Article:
Government bureaucrats in a postmodern world : expectations, identity, and attacks
- This dissertation is comprised of three distinct papers that address how identity creation processes affect occupational choice and workplace behaviors in the US public sector. The first paper investigates public service motivation (PSM) as the dominant rationale for choosing public sector work among educated bureaucrats. In the second paper, I examine how white-collar public workers construct their own workplace identities. Specifically, I investigate how white-collar bureaucrats' workplace identities reflect the increasing professionalization of white-collar public sector work relative to the existing union structure in public agencies. In the final paper, as in the first two, I explore the ways in which identity, values, and context explain generational stratification in mobilization patterns among white-collar, government bureaucrats, despite their connection to unions as mobilizing structures. Specifically, I look at mobilization against Wisconsin's Act 10 and Minnesota's state government shutdown, as a means for understanding differential recruitment within these preexisting mobilization networks.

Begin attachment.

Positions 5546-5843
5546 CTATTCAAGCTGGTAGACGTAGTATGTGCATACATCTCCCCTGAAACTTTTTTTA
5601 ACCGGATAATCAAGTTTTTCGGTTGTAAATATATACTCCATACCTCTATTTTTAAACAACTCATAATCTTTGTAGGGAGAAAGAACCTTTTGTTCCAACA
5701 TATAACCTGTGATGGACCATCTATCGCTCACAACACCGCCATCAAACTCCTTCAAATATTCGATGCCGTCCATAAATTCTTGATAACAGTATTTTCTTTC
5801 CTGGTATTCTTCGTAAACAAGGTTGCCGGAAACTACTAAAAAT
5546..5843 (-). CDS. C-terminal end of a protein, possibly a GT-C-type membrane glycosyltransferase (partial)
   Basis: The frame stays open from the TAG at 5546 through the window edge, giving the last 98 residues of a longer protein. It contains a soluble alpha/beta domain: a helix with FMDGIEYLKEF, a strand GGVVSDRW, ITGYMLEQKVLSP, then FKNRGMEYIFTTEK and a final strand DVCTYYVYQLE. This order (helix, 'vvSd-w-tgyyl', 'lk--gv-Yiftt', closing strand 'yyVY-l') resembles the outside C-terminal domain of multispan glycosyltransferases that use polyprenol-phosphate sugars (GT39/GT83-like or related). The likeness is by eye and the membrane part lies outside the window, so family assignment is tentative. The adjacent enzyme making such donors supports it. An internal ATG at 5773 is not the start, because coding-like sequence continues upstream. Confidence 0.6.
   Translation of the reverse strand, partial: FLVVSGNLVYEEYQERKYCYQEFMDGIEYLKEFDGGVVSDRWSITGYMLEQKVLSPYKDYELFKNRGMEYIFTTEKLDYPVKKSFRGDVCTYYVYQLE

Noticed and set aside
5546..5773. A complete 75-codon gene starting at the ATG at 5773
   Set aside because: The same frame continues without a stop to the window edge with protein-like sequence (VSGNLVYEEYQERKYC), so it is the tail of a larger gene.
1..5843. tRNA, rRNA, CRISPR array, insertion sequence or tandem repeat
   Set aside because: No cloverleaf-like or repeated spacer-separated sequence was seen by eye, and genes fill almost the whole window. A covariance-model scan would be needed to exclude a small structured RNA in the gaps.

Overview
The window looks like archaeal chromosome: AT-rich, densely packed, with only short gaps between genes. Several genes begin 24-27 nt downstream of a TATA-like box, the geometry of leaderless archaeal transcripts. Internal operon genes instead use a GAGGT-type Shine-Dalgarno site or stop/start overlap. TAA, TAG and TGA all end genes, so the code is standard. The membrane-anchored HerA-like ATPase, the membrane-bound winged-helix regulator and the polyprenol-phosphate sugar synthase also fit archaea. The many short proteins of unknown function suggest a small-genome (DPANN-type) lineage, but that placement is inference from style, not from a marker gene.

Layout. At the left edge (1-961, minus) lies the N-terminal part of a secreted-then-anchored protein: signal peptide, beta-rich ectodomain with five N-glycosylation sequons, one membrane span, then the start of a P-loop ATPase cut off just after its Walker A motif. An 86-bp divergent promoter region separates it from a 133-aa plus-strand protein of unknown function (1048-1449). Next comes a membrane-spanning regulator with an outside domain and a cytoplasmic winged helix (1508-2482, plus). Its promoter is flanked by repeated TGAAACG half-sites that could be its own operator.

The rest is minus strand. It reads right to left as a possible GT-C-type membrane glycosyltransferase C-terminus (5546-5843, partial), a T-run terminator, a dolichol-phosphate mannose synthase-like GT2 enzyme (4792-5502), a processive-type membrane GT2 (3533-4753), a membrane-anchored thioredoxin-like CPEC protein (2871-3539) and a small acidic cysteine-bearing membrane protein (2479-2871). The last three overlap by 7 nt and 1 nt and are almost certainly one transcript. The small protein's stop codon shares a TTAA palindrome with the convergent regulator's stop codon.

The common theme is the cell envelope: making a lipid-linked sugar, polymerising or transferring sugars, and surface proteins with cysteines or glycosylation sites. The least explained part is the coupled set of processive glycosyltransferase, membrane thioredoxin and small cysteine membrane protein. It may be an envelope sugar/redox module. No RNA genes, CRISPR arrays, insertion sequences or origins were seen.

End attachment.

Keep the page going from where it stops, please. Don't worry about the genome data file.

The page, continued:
|Type of resource
|electronic; electronic resource; remote
|1 online resource.
|Benditt, Lauren C
|Stanford University, Department of Sociology.
|Grusky, David B
|Grusky, David B
|Statement of responsibility
|Lauren C. Benditt.
|Submitted to the Department of Sociology.
|Thesis (Ph.D.)--Stanford University, 2016.
- © 2016 by Lauren Claire Benditt
- This work is licensed under a Creative Commons Attribution Non Commercial 3.0 Unported license (CC BY-NC).
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